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Tips for traveling with cats?

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posted on Mar, 23 2015 @ 07:36 PM

It's expensive, but it works wonders. It's basically the calming hormone cats release when they rub. You can get it in spray form and in atomizer that you can plug into the walls.

If you can go to your new place ahead of time, plan to put some of the plug ins into the wall sockets so the place smells calming when you all arrive.

And spray the carrier at about head rub level with the spray bottle. Just a few spritzes. You don't smell it, but they will.

It's not perfect, but it does help quite a bit.

posted on Mar, 23 2015 @ 07:41 PM
a reply to: fiendchikx138

It worked brilliantly when driving from San fran to LA with my 2 cats.

I even left the front of their boxes open placed on top of all my boxes, & covered the top with a dark blanket.

They sat inside, half in half out of their crates, staring over my shoulder the whole time, & pulling over to set them into a conveniently enclosed & trash bag attached litter box left me with little worry.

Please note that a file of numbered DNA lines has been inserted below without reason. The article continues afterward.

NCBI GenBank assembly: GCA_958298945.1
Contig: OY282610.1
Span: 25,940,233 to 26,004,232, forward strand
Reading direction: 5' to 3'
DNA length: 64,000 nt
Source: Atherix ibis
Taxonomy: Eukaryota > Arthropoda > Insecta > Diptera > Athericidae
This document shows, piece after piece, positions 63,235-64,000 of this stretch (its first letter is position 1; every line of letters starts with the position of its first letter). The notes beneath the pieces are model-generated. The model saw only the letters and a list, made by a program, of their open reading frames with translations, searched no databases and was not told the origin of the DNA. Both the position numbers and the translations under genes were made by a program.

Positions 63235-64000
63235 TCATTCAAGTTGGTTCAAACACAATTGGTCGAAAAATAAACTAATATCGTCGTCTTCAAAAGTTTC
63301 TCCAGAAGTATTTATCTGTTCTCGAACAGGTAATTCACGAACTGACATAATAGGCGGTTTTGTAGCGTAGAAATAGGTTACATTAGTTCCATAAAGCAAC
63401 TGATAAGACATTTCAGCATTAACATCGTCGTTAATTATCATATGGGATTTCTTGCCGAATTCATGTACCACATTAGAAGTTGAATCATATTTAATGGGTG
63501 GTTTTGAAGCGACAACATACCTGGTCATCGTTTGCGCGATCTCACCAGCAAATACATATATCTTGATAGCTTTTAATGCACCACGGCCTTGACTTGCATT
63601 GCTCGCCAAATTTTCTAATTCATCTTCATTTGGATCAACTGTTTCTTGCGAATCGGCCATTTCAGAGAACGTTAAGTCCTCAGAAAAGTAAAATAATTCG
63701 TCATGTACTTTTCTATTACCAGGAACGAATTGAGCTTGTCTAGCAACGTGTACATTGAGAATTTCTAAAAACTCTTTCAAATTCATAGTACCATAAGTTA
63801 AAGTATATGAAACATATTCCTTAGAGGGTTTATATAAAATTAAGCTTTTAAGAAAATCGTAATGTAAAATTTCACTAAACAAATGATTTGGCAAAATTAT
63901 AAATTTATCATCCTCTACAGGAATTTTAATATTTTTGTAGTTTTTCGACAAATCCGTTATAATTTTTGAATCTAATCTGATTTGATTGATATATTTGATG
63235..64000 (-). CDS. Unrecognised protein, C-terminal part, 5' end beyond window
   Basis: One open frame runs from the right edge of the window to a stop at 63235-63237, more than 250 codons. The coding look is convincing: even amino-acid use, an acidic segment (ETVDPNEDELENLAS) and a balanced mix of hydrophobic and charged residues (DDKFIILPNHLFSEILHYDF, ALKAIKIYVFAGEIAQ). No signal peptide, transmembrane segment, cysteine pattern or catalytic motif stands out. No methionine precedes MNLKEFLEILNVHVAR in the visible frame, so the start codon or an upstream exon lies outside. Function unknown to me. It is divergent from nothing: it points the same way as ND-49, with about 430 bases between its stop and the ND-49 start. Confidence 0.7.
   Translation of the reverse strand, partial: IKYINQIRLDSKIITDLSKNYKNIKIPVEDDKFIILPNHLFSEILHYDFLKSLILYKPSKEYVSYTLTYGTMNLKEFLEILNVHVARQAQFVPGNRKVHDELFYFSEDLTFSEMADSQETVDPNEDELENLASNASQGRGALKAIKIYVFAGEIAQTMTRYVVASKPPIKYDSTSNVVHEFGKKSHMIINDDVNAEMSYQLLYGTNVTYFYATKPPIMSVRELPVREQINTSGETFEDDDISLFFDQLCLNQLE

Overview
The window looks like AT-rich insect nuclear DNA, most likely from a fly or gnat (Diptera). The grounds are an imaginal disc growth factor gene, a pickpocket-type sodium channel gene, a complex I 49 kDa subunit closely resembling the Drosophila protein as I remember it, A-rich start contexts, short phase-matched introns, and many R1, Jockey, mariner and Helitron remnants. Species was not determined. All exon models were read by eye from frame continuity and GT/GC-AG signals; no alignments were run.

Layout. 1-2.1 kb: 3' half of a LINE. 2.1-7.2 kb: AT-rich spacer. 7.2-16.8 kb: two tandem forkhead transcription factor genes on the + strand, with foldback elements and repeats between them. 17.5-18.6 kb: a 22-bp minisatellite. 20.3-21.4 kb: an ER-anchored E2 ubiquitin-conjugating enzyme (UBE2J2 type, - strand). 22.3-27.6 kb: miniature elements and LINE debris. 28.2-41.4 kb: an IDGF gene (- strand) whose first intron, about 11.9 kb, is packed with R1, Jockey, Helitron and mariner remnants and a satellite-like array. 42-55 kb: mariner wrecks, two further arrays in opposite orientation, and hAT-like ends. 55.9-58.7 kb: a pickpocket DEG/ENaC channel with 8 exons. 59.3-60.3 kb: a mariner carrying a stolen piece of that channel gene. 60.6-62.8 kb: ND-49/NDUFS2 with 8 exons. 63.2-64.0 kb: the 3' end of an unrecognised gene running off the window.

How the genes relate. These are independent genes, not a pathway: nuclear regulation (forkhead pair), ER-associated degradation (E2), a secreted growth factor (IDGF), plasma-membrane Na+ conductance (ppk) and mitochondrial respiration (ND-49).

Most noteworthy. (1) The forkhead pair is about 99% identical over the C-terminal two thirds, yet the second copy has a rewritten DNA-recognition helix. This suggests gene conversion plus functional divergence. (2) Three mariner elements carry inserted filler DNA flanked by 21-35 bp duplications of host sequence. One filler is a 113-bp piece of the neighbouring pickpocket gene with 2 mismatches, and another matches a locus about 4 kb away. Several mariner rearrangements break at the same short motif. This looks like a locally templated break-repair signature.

edit on 23-3-2015 by Eunuchorn because: (no reason given)

posted on Mar, 23 2015 @ 07:46 PM

No one grudges like a cat.

When you get to your destination - never fall asleep again.

posted on Mar, 24 2015 @ 03:12 AM
Just took my cats to the vet the other day by car..

Some pointers:

To get them into their carriers (should have one for each cat), stuff them into a big pillowcase first then put them into the carrier. Cats are good at preventing you from getting them into the carrier by blocking with their feet.

Take them somewhere on a drive to get them used to the idea.

I second the cover with a blanket idea, though maybe not being able to see the movement outside can cause car sickness like with humans (?); though not sure with cats.

Don't let them out in the car or truck while driving. I let my cat out to see what he would do and he hid under my seat in a really tight space. It was tough getting him out and I had to risk opening the car door while he was still loose.

Figure out how to give them water during the trip.

posted on Mar, 24 2015 @ 01:38 PM
a reply to: nOraKat

Whether or not you need a separate carrier depends on the cats.

We moved a pair of cats who were like brothers. Their mothers had had their litters in the same place, so the two had basically grown up together every day of their lives, been abandoned together, adopted together and were tight. We bought them a big carrier more for a medium sized dog, and they wedged themselves tight together in the back of it. We never heard a peep out of it the whole trip, and when we got to the new place, they reassured each other during the acclimation process.

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